Could the LPA (and indeed any other LPA) decide not to release details about any advice given about any properties, on the basis of being "commercially sensitive", e.g. because all planning permissions have commercial implications, in that they affect the value of the properties?

Question 5
Does the public have a right to know, what if anything was said, (a) by or on behalf of the informant landowner and (b) by one or more LPA staff, about protecting the interests of the adjacent public service bereavement project or would that also be classified as "commercially sensitive"?

Question 6
Did the LPA obtain prior consents, from the owners of the adjacent garden nursery and nearby Rockville House, before making public, the pre-application planning advice, given in connection with those two properties, not least because those also could be seen as "commercially sensitive"?

Question 7
We must ask again what is in our previous question numbered 9 and that is, whether redacted information could be provided, e.g. by removing any personal information, (R.12(3)) and/or what "would adversely affect" (R.12(5)) and not could adversely affect?

Question 8
It is stated that the service provided by the LPA., "is not a statutory service". However, it is a service provided by a statutory organisation. Does the explanation given to us, mean that the LPA and Harrogate Borough Council as a whole, are sure that in terms of the law on Freedom of Information requests:-
(a) information must only be given when directly connected with their statutory duties?;
(b) there is no legal obligation to give information, when it is only about discretionary powers to provide a service, there being no legal duty to provide that service?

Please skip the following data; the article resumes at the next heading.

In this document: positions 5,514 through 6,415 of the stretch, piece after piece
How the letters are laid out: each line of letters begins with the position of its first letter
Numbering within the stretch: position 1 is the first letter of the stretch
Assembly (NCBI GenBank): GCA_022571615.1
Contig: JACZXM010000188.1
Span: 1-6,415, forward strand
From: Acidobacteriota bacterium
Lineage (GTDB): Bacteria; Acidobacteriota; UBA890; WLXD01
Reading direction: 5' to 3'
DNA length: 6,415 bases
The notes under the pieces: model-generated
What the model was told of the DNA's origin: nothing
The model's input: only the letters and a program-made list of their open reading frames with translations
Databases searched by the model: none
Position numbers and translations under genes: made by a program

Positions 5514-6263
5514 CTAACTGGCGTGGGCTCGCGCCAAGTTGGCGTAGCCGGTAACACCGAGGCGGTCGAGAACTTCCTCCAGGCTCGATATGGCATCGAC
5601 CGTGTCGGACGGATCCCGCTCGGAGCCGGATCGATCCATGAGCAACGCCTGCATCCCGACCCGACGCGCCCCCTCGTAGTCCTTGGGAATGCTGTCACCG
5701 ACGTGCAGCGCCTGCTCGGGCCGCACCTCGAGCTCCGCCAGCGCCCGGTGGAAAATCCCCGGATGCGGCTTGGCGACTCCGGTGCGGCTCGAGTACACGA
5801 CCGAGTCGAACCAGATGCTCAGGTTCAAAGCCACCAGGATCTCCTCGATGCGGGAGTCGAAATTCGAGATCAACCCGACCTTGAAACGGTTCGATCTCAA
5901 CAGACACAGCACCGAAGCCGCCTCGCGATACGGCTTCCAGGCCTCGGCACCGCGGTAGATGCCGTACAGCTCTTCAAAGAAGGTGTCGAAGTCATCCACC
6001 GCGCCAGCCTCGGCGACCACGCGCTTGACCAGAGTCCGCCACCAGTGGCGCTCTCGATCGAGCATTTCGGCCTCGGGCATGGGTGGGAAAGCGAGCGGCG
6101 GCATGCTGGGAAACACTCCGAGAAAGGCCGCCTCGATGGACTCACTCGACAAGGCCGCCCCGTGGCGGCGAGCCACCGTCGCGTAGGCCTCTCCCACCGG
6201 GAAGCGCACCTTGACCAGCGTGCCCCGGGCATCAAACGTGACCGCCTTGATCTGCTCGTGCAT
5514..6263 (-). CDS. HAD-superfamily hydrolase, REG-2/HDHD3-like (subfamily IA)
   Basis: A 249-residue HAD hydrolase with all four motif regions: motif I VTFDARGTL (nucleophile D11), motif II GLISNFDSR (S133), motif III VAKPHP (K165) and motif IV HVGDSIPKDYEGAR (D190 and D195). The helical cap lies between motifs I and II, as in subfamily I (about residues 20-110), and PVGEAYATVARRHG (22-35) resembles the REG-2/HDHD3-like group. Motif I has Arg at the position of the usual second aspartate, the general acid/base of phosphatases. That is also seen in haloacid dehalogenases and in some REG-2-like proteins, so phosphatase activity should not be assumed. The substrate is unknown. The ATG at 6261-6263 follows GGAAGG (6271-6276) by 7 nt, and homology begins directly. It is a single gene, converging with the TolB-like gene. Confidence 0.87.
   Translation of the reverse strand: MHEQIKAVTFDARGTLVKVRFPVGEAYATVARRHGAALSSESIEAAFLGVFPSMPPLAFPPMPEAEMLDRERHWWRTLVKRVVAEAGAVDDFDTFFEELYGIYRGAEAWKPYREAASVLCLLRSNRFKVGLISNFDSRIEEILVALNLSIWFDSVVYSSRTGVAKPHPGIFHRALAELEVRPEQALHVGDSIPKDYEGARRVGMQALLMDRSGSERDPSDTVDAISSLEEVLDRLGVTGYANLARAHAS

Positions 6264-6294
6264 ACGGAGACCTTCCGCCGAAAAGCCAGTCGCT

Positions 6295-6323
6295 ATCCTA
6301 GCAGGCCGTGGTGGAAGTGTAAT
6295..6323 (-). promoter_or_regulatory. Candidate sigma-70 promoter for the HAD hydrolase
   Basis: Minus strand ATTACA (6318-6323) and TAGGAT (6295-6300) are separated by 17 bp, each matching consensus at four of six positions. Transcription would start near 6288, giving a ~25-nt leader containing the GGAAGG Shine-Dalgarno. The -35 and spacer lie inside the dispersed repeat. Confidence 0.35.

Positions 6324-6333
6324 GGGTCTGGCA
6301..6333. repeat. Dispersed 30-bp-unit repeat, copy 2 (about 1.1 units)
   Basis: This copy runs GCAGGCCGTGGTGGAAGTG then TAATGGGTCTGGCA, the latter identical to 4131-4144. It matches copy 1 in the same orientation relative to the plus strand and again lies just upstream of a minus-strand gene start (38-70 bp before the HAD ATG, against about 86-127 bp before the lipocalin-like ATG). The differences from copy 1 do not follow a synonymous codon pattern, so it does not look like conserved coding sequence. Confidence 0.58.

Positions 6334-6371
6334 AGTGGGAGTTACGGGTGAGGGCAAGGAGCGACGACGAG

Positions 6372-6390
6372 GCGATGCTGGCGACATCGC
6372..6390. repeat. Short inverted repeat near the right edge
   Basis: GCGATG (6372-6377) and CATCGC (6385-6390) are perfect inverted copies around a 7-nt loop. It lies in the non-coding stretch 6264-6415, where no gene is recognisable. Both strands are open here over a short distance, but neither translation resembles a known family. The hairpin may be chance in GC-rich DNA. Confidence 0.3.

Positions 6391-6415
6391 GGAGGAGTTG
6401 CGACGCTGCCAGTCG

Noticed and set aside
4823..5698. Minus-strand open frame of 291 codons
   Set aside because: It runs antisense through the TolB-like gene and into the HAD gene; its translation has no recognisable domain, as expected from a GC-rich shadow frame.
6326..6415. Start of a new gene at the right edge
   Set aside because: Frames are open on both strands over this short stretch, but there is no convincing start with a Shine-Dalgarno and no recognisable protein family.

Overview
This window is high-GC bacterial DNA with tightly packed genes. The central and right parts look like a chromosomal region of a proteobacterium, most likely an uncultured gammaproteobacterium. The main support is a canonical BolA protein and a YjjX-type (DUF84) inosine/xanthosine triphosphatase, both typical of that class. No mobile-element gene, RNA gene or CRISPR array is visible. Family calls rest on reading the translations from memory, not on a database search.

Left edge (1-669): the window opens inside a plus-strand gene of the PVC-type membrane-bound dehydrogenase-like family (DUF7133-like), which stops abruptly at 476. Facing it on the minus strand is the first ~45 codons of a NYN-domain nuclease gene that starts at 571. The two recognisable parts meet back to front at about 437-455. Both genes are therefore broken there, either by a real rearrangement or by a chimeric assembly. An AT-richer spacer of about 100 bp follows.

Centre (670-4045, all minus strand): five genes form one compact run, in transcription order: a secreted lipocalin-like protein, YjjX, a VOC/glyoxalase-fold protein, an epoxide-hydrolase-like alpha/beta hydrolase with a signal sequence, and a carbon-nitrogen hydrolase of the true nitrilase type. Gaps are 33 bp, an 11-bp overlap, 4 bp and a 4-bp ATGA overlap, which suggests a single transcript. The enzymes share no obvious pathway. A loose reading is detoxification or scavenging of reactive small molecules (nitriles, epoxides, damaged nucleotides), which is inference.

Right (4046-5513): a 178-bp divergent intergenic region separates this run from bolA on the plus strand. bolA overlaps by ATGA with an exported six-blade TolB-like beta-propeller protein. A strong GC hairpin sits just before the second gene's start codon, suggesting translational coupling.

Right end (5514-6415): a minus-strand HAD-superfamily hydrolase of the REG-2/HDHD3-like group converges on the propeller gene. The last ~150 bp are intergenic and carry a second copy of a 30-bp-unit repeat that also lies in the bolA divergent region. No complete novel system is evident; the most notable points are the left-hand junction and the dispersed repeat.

Yours sincerely,

John Barker.

Foi, Harrogate Borough Council

Dear Mr Barker

 

I write to confirm that your request for an internal review was received
on 29/04/2019. The Council will endeavour to complete the review within 20
working days. The review will be carried out by a senior Council Officer
who has not been involved with your original request. You will be informed
of the decision of the review as soon as possible once the review has been
completed. If you remain unsatisfied after the findings of the review you
then have the right to complain to the Information Commissioners Office,
details will be provided in the review response.

 

Regards

 

Rich Kemp

(Debt & Information Law)

Legal & Governance

Harrogate Borough Council

PO Box 787

Harrogate

HG1 9RW

 

tel: 01423 500600 (ext - 58602)

email:  [1][email address]

[2]www.harrogate.gov.uk

 

 

 

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Rachel Bowles, Harrogate Borough Council

1 Attachment

Mr Barker

 

Please find attached my response to your request for an internal review.

 

Regards,

 

Rachel Bowles

Director of Corporate Affairs

Harrogate Borough Council

PO Box 787

Harrogate

HG1 9RW

 

Tel: 01423 500600 ext 56705

Mob:  07525988364

Email:  [1][email address]

Website: [2]www.harrogate.gov.uk

 

 

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EM Agnew left an annotation ()

Following an internal review, Harrogate Borough Council stands by its decision to refuse to provide the requested information. That means, it has decided not to reveal whether our charity's work, was or was not taken into consideration, when it gave advice to an adjacent landowner, about lodging a planning application to build 4 houses on a property which currently has one house. The only option now is to ask the Information Commissioner, if our charity is not allowed to know what if anything was formally stated about or work and our needs .

Dear Rachel Bowles,

Thank you for your response.

The long an short of our concern, is that Harrogate Borough Council (HBC) is saying, one or more aspects of law, prevent our charity from knowing the following:-

(1) whether an adjacent landowner provided information about our bereavement work, so HBC staff would be able to clarify the nature of that work, in order to discover whether that could or should influence the pre-planning application advice to be given;